(Editor’s note: Welcome Bill Ryan, a former Oregonian and Blazer season ticket holder now hacking out life in the Big Apple. His semi-regular column will explore what it’s like to follow the team from afar, and to be surrounded by two of the NBA’s most dismal franchises.)
“If you can’t be
with the one you love,
love the one you’re with.”
I grew up listening to bands like Crosby, Stills, Nash, and Young. Any time a song from that era springs forth from an arena’s PA, I settle into a numbing and dream-like contentment, even if, as was the case in Madison Square Garden this evening, the Knicks’ featured DJ is “mashing” the song with something hip and contemporary (and auto-tuned), using the dulcets of CSN&Y for an irony laugh.
It’s a fitting song for tonight, sitting in club seats built for what feels like circus midgets. I’m an Oregon Ex-Pat transplantee living in legendary Hell’s Kitchen, whose “legend” murdered my late-night comings and goings for the first two months of my new New York Life. Seriously.
But I survived to be here in Madison Square Garden; however, I sadly cannot be with the ones I love—the Trail Blazers. The Blazers and I have enjoyed an 18-year relationship, filled with the usual ups and downs of any torrid affair. I grew up in the Duckworth/Drexler/Porter era. I remember very distinctly my dad screaming in dismay when Kevin “****worth” (rhymes with “Duck,” synonym of “mom and dad’s special hug”) was so unlucky as to shoot free throws. Turns out my dad can’t abide poor free throw shooters.
I’m Adelman and pre-choke-out Carlesimo. I’m Sabas, especially 30 minutes into a game when his face looked like sad, sweaty death. I was there for the marijuana in tinfoil, the post game death threat on the loading dock, the somewhat-substantiated dogfighting in Lake Oswego, the “scent of marijuana in the car,” the general disregard for posted speed limits, the epic technicals.
I considered divorce, or at least a “trial separation,” but I couldn’t go through with it. I frowned and tried to focus on other things as my paramour vacillated between throwing tantrums and promising that that was her last outburst.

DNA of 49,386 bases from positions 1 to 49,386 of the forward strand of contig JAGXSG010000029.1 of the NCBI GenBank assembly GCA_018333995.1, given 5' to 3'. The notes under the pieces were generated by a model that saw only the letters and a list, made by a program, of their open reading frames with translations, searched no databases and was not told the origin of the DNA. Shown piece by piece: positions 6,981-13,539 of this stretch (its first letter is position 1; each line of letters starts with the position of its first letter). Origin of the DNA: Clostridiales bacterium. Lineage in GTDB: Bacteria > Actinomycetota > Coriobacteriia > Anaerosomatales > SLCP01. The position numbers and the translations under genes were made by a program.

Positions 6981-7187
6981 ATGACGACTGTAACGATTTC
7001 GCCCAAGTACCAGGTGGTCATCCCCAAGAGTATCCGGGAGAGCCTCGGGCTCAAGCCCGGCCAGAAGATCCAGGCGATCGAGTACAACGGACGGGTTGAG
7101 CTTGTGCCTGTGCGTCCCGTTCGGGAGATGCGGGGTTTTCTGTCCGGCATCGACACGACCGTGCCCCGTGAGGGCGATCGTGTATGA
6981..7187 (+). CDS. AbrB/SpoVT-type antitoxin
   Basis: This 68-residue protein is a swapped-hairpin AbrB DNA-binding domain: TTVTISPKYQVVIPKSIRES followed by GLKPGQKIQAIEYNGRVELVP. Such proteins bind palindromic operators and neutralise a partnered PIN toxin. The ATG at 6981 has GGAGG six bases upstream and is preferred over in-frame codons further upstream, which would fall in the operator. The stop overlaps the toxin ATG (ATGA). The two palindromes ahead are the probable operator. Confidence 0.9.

Then, something changed. I was circling PSU one day looking for a parking space when I saw a billboard. I can’t recall exactly what was written, but it amounted to an apology. Someone was promising to end the Jailblazer era. I scoffed—by then, that cry of “wolf” was as reassuring as leaving Ruben Patterson in charge of driving the babysitter home. But, like so many abusive relationships, I believed the promises and bought tickets for the second home game.
Except something really was changing. It sounded like Pritchard was maybe a smart dude. Then the trades began. Call them trades, call them thefts. They happened, and I started sniffing that RipCity scent again. There went Bonzi. There went Stoudamire. Wallace, Qyntel, Ruben - all eventually jettisoned. I got excited, got a job, then made a call.
Suddenly, the year before we Yahtzee’d Oden, I’m a season ticket holder. Always promised myself I’d get season tickets the moment I could afford them. Two life goals: season tickets to a major league team, and a pool table in my garage or rumpus room. I’m not even thirty and I can say I’ve led a pretty full life; I experienced what it’s like to have an usher recognize your face & simply nod in recognition. I’ve followed a team with not only my seat-mate—you gotta order two seats, just a fact of season tickets—but also with the people who had the same idea I did, to substantiate one’s love in the form of a commitment. A several-thousand dollar commitment to the team.
We had cowbells, and we used them.
After all that history, it took a career to separate me and my love. I spent my first year in New York living as an NBA outcast. I’m stuck choosing between the Garden rock and the Izod hard place. I’ve two middling-to-historically-terrible teams within a train ride’s distance, but for neither would I sacrifice a drop of my apartment’s rusty water to put out a fire blazing down their arenas.
Portland, you don’t know how good you have it.
So we’ve come full-circle to tonight’s game at Madison Square Garden. I’m here, but I’m not excited. This isn’t my love. These chumps aren’t my team. It’s the mediocre Knicks vs. the woeful Milwaukee Bucks, and neither team appears any more excited than I am. They look bored, disinterested, maybe tired. But then, something changes. Brandon Jennings juke-steps in, bounces out, and drains a beautiful jumper over an overmatched Chris Duhon. David Lee breaks for an easy backdoor dunk, and the crowd comes alive. There’s a renewed bounce in the collective steps of the two teams, and for the better part of the third quarter, I can feel it coming back. The love. I wonder—is it possible to follow the advice of Crosby? Was Young a sage as well as an acoustic guitar impresario?
Well, I’m giving it a try. I don’t see myself trading my Blazer love for the Knicks (or God forbid, the Nets), but I am rediscovering, for lack of better words, what I loved about my love. Turns out it has something to do with drinking overpriced beer with a friend. Hurling epithets at refs. Bracing for one of those “oh…” moments, where the crowd seems to take a singular breath as something one-of-a-kind unfolds in front of us. Riling up an entire section of mostly wealthy, educated people to scream obscenities at an opposing team’s player (Carlos Delfino, who finished with 13, 9, 6 on 5-12 FG and 2-6 3% with 4 TOs.)
Maybe I can’t be with my Blazers, but I’ll try my best to love the ones I’m with.
Suck it, Delfino.